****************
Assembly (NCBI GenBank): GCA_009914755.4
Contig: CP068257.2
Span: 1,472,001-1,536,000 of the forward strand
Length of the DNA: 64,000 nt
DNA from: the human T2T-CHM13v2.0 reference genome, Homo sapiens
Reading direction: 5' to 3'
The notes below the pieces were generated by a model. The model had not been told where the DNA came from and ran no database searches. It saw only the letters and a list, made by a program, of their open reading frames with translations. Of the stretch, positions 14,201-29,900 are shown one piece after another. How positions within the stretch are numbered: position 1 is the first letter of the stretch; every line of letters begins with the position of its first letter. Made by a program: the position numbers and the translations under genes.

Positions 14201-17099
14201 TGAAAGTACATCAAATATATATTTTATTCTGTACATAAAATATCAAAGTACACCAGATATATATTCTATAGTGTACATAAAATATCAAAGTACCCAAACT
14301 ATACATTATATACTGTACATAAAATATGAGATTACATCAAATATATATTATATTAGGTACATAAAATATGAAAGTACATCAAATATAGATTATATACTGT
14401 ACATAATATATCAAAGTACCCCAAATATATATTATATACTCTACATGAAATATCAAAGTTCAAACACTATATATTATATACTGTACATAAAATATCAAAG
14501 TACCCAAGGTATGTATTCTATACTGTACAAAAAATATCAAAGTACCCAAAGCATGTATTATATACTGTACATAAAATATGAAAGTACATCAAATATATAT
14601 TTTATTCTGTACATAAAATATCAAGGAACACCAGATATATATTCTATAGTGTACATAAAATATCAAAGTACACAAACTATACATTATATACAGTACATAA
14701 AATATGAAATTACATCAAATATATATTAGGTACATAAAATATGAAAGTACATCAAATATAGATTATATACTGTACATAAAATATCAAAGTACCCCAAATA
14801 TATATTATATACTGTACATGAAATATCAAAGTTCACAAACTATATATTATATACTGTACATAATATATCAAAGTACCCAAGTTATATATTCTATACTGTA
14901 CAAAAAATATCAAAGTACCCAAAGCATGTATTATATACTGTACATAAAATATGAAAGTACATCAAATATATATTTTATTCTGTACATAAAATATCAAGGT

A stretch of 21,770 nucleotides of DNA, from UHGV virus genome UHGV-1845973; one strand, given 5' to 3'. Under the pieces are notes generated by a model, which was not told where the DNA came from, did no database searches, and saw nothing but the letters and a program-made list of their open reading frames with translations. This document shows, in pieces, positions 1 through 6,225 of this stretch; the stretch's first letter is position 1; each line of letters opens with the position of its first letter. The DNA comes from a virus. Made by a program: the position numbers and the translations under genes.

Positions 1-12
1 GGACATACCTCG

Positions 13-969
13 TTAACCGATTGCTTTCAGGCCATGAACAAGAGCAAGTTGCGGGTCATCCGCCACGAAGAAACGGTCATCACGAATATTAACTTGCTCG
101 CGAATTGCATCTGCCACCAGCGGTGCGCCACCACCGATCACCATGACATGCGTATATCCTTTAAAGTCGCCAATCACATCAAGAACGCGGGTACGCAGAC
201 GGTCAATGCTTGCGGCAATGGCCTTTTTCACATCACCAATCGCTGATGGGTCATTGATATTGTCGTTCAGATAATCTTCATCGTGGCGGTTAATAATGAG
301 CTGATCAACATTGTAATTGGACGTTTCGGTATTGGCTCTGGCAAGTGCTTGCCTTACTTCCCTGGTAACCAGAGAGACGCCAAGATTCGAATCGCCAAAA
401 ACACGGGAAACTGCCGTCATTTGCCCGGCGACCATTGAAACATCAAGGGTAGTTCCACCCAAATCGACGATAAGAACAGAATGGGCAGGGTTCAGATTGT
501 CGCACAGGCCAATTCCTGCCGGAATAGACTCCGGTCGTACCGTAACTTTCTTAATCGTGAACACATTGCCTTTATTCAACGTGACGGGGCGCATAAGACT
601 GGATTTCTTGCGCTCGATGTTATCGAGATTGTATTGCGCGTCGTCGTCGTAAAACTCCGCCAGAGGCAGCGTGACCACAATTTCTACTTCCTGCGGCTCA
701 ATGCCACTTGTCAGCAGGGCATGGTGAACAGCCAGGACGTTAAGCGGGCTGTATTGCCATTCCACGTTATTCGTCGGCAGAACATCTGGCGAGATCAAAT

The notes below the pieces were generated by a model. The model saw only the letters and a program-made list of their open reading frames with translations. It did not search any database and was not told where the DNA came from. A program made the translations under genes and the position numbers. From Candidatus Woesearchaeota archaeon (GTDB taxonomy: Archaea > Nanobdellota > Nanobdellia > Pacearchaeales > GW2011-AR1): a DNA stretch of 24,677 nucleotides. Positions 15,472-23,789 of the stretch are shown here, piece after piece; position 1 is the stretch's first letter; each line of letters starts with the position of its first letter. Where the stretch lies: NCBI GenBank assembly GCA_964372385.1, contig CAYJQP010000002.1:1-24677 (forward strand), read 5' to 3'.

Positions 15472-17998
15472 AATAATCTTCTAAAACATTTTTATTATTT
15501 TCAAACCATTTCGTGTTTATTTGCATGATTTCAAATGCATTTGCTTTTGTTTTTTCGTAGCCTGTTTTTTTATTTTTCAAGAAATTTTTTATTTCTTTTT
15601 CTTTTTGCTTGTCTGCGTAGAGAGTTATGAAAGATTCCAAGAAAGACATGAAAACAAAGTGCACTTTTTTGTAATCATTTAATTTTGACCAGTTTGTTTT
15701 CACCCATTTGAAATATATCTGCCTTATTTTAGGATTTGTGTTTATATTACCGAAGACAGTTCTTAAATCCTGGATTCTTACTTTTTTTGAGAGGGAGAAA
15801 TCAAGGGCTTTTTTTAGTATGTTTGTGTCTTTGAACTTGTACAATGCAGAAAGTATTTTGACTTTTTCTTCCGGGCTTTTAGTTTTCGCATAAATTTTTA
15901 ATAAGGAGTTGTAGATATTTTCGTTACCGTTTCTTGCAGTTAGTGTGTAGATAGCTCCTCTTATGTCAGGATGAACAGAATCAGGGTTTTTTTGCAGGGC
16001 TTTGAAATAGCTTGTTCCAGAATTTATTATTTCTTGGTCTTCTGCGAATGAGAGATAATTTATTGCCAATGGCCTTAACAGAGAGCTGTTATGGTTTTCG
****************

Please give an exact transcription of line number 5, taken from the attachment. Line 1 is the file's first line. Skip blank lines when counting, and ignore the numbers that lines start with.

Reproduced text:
DNA from: the human T2T-CHM13v2.0 reference genome, Homo sapiens